Concealed carry is for protection, open carry is for attention.
  • centermass556centermass556 Senior Member Posts: 3,567 Senior Member
    In 26 years - most of that time as an RTO or other speciality and just over 84 month deployed for GWOT operations, In a time when SOCOM, REF, and other organizations were throwing equipment at issues....weight was never a consideration in regards to lethality.

    Lethality does not have a weight limit - especially in context of the operational environment when Soldiers are not too far from a mounted platform, and are not moving long distances. 

    "To have really lived, you must have almost died. To those who have fought for it, freedom has a flavor the protected will never know."
  • CHIRO1989CHIRO1989 Senior Member Posts: 14,573 Senior Member
    Tips on dealing with drones would be appreciated, my neighbor spent 22 in the 101st and has some opinions, but he has been out for 10 years.
    I take no pleasure in the death of the wicked, but rather that they turn away from their ways and live. Eze 33:11
  • BigslugBigslug Senior Member Posts: 9,609 Senior Member
    Along my same "idiot proofing" line of thought.

    The longer-range considerations are I think pointless for most of the average ground-pounders.  No matter how big a case and how much powder you put in it, you won't be able to generate a max point-blank range (for the vast majority of folks that will never consider trajectories, holdovers, or sight adjustments) much beyond 350 yards, and if you go too far down that rabbit hole, recoil becomes a serious training problem and a detriment to short range control of volume fire.

    The goal here (it seems) is to go back to commonality of ammo between the rifleman and the SAW gunner.  In WWII, the Brits took this to the extreme of replacing the dedicated WWI-era stripper-clip pouches for the SMLE on their web gear with general bulk pouches to make every rifleman little more than carriers of extra magazines for their squad's BREN gunners.  This basically rendered their No.4 rifle a seldom-used, ten-pound chunk of exercise equipment.  It's been pretty clear for a long time that the average rifleman and the MG gunner each have very different needs, and trying to square peg one's ammo into the other's round hole seems like a wasted effort.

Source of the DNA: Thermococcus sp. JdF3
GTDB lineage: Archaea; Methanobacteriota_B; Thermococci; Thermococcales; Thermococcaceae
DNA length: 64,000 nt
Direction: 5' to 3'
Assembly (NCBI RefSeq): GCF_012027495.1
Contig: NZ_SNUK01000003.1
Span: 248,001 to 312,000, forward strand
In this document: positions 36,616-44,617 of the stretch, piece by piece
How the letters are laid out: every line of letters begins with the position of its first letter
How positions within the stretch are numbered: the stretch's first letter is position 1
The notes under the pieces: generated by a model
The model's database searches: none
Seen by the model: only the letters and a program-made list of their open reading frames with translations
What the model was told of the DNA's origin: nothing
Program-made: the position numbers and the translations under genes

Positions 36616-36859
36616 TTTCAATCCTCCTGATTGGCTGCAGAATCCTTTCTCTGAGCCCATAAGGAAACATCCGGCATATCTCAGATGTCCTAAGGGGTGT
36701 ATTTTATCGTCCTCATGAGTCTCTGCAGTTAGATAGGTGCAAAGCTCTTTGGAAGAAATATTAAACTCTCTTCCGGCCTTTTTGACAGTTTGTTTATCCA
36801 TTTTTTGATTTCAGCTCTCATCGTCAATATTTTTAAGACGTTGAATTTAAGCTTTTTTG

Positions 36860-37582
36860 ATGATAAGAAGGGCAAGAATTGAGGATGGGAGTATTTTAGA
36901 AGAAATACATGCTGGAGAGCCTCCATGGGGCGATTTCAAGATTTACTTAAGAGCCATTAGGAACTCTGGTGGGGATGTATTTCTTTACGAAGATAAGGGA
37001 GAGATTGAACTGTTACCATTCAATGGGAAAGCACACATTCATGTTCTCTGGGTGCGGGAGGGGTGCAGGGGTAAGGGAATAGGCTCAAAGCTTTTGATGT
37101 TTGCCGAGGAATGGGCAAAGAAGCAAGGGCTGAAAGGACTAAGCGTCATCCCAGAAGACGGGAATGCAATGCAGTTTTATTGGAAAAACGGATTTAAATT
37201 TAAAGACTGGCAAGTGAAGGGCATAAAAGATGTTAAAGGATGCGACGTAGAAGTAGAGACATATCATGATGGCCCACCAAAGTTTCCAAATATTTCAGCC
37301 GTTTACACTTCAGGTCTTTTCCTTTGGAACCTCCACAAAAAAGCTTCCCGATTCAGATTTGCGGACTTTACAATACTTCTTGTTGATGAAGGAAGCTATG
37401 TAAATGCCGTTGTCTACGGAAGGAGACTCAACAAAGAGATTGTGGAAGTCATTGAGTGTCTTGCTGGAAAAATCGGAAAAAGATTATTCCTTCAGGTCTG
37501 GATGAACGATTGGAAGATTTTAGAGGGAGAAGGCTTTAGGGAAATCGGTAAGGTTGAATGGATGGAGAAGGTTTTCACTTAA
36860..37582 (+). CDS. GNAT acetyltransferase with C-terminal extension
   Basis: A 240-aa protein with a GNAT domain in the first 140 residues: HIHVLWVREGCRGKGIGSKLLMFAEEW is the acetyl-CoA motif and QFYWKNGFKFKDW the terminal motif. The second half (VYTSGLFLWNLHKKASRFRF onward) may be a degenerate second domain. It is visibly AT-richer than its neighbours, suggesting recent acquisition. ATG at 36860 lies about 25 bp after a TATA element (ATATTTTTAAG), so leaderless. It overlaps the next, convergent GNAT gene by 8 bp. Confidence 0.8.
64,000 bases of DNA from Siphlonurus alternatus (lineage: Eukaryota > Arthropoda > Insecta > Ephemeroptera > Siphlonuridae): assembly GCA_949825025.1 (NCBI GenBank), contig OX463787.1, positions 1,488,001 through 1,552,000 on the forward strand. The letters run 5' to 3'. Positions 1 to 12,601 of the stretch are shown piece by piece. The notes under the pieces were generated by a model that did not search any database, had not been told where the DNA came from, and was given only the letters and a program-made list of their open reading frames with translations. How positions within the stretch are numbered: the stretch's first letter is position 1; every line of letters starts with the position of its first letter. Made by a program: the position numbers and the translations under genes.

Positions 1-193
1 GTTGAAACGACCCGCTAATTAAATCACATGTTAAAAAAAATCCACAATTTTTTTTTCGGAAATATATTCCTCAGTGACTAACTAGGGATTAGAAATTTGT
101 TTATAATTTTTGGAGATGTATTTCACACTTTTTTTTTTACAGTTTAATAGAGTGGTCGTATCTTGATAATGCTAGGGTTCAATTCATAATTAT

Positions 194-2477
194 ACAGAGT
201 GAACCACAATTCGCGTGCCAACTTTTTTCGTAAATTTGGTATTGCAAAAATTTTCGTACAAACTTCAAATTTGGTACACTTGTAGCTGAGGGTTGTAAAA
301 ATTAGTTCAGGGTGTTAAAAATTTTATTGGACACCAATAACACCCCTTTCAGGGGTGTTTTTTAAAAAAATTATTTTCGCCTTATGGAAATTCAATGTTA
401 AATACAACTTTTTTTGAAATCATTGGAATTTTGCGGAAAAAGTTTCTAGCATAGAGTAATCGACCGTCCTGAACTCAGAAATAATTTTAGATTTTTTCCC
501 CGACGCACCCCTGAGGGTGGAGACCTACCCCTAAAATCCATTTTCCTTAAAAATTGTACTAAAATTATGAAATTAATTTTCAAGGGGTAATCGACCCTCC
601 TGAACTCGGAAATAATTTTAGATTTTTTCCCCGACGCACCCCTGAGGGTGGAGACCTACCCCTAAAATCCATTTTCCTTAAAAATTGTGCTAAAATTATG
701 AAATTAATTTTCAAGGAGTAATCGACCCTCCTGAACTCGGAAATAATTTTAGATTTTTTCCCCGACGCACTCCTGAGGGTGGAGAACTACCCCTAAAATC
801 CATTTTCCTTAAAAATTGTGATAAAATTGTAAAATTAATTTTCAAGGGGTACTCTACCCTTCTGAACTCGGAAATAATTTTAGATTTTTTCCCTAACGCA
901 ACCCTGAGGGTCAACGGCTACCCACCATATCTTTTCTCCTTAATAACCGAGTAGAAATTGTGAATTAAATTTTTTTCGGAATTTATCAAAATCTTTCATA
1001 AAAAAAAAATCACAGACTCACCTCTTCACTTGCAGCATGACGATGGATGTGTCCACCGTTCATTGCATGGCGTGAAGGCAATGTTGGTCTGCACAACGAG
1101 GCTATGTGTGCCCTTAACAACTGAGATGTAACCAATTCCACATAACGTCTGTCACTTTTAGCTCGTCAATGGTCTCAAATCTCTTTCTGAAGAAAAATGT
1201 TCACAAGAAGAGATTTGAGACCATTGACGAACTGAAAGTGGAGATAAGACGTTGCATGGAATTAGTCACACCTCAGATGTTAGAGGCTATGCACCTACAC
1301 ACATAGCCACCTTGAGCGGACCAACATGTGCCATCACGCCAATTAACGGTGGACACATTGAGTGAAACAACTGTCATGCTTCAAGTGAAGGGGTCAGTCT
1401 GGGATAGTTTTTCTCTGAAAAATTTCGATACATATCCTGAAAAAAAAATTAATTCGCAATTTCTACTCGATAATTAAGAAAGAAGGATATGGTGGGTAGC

The armor piercing problem isn't really a hard one - the hardened steel core of the old .30-06 AP round looks for all the world like a boat-tail .243 bullet, and it will punch through light fiber vehicle armor like it's not even there.  Putting the same kind of thing inside the supersonic version of the .300 Blackout would neatly address the body armor problem, as well as the "let's stick to the ranges our people actually CAN and WILL shoot" problem.

    The major historical problem of small arms development and selection is that it's the serious gun nerds that get tasked with doing it, and they invariably come up with something that appeals to serious gun nerds.  The Buffington rear sight on the Trapdoor and 1903 Springfields are good examples - expensive and complicated competition match "computers" that the average troop won't exploit a tenth the capabilities of (ANY WWI-era rifle with it's 1500+ yard sight, for that matter).  The Sig P320/M17/M18 pistol with its modularity is a similar, unnecessary "Gee Whiz!" boondoggle.  One man's opinion, but I think Sig is working very hard to crank out "lures that catch fishermen" without much consideration to how well they catch fish.
    WWJMBD?

    "Nothing is safe from stupid." - Zee
  • centermass556centermass556 Senior Member Posts: 3,567 Senior Member